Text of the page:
At St. Charles Square in North Kensington, in west London’s trendy Notting Hill neighborhood, is an outpost of Mount Carmel: the Monastery of the Most Holy Trinity, home of a cloistered community of Discalced Nuns of the Order of the Blessed Virgin Mary of Mount Carmel.
Not far the bustling, touristy street markets of Portobello Road and Golborne Road, the Carmelites live in silence and contemplation, embracing lives of poverty, chastity and obedience. Every day locals and tourists walk past the high convent walls with no inkling what goes on on the other side.
Filmmaker Michael Whyte actually lived across the square from the monastery for years without realizing it was still occupied. One day he heard the monastery bell calling the sisters to prayer.
It took Whyte a mere 10 years to persuade the nuns to allow him to film inside the monastery. (That’s six years less than Philip Gröning waited for permission to film Into Great Silence at the Grand Chartreuse monastery in the French Alps!)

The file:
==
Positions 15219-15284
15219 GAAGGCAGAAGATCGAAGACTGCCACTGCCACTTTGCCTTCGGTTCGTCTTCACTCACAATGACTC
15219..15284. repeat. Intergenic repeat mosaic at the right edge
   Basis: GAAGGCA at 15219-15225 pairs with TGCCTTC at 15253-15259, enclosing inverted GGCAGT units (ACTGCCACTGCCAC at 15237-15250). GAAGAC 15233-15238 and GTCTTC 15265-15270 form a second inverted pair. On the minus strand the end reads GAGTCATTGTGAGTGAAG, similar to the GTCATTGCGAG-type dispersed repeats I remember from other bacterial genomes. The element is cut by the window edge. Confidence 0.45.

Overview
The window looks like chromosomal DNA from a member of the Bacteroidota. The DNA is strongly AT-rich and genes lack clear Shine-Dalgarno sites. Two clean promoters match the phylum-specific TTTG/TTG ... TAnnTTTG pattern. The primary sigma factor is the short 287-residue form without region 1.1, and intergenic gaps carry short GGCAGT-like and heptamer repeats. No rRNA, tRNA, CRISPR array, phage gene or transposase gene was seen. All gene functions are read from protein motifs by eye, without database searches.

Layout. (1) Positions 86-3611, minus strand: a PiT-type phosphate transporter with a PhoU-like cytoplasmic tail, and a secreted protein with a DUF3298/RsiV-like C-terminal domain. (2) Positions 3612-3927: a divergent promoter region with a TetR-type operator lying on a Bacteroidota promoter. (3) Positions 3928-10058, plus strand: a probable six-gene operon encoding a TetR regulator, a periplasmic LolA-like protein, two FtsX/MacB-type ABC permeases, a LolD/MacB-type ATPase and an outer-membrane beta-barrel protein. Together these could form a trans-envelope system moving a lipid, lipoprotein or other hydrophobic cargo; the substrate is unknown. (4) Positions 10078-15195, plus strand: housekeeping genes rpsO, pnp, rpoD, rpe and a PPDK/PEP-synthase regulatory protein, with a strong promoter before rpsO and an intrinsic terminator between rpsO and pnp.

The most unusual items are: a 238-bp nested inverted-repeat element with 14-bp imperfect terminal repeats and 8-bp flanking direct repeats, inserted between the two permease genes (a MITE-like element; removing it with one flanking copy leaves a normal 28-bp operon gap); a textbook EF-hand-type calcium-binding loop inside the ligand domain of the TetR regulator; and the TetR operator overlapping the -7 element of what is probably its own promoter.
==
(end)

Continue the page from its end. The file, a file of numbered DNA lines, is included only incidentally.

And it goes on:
No Greater Love, filmed over the course of a year or so circa 2008, presents the lives of the nuns as a rhythm of work and prayer as well as recreation. Images of the Carmelites kneeling in silence on the parquet choir floor are intercut with shots of a nun in the courtyard scrubbing the stained glass windows with a long-handled squeegee.
In the kitchen a nun mixes batter and ladles it into hot irons that press it into platter-sized, disk-shaped sheets, like oversized, rigid tortillas. At first it may not be clear what she’s making — until the wafers go into a punching machine that slices through a heap of them at once, each time issuing scores of communion hosts.
Earlier in the film we see the nuns receiving communion at Mass. How does it affect the experience of communion when baking and forming Eucharistic hosts is part of your daily work? The nuns of Most Holy Trinity make millions of hosts a year, supplying churches throughout the Archdiocese of Westminster, including the cathedral.
Compared to the Carthusian monks of Into Great Silence, the English-speaking nuns of No Greater Love are less exotic and more familiar. They sing well-known liturgical settings and allow Whyte to interview them. They cite the English Jesuit poet Gerard Manley Hopkins and the Jewish existentialist philosopher Paul Landsberg. They talk about faith, silence, prayer, liturgy, and spirituality, but also about their struggles and dark times.